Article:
Friday, 11 July 2008

11 July 2008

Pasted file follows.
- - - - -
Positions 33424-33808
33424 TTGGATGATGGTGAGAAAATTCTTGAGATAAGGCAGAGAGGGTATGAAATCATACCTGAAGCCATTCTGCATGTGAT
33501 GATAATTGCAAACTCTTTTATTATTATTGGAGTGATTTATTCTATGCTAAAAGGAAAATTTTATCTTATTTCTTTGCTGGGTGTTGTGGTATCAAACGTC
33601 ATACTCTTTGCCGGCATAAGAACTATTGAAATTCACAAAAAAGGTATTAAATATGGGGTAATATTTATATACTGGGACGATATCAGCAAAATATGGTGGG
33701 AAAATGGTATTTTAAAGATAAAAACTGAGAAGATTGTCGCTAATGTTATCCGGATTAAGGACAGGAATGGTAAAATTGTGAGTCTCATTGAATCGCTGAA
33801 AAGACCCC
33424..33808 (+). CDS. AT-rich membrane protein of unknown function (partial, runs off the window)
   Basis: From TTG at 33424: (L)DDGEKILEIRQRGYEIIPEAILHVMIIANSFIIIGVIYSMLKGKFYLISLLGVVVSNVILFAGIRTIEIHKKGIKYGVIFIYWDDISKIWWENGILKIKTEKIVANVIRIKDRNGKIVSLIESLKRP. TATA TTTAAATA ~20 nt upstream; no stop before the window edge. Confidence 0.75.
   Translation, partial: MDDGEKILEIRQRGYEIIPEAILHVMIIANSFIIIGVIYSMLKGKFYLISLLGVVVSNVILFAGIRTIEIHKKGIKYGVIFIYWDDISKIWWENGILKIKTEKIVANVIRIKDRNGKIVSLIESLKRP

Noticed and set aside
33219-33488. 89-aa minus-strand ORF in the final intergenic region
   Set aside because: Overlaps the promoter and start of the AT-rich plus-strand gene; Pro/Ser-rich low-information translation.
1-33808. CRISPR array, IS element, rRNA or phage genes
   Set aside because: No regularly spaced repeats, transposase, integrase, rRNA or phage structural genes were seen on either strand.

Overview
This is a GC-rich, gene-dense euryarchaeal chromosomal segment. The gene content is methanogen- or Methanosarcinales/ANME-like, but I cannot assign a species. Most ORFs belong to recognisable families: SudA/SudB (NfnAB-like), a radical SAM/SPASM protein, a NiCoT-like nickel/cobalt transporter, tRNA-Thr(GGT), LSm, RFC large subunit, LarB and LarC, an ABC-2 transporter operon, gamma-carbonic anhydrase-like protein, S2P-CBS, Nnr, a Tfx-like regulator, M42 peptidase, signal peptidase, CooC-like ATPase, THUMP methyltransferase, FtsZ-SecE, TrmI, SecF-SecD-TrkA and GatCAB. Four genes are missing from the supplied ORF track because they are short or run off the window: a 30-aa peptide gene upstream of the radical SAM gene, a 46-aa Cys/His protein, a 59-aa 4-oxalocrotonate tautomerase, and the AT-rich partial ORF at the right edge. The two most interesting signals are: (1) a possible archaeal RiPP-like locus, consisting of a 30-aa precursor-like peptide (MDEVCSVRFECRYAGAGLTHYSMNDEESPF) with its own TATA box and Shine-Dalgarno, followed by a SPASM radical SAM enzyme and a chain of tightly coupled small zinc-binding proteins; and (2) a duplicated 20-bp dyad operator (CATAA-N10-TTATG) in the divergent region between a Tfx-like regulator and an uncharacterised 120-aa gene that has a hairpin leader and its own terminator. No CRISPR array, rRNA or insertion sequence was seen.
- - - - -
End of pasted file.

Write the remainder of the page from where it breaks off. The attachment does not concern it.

Grant street in an old redbrick roominghouse near a church. You went down an alley, down some stone steps, opened a old raw door and went through a kind of cellar till you came to his board door. It was like the room of a Russian saint. One bed, a candle burning, stone walls that oozed moisture, and a crazy makeshift ikon of some kind that he made for the occasion. He read me his poetry. It was called “Denver Doldrums.” Allen woke up in the morning and heard the “vulgar pigeons” yakking in the streets outside his cell; he saw the “sad nightingales” which reminded him of his mother nodding on the branches. A grey shroud fell over the city. The mountains---the magnificent Rockies that you could see to the west from any part of town---were “papier mache.” The whole universe was crazy and cockeyed and extremely strange. He wrote of Neal as a “child of the rainbow” who bore his torment in his agonized cock. He referred to him as “Oedipus Eddie” who had to “scrape bubblegum off windowpanes.” He referred to Brierly as “dancingmaster death.” He brooded in his basement over a huge journal in which he was keeping track of everything that happened everyday---everything Neal did and said. Allen told me of his trip in a bus. “Coming through Missouri there occurred a miraculous lightning storm that transformed the firmaments into a great electrical frenzy. Everybody in the bus was frightened. I said ‘Don’t be frightened, it’s only a Sign.’ Imagine Missouri---where Burroughs and Lucien are from.” “That’s also where some of Neal’s folks come from.” “I don’t know,” said Allen growing sad, “What shall I do?” “Why don’t you go down to Texas and see Burroughs and Joan?” “I want Neal to come with me.” “How can he do that with all his women?” “Oh, I don’t know.” Neal came in at three in the morning. “Everything’s straight,” he announced. “I’m going to divorce Louanne and marry Carolyn and go live with her in San Fransisco. But this is only after you and I, dear Allen, go to Texas, dig Bill, that gone cat I’ve never met and both of you’ve told me so much about, and then I’ll go to San Fran.” Then they got down to business. They sat on the bed crosslegged and looked straight at each other. I slouched in a nearby chair and saw all of it. They began with

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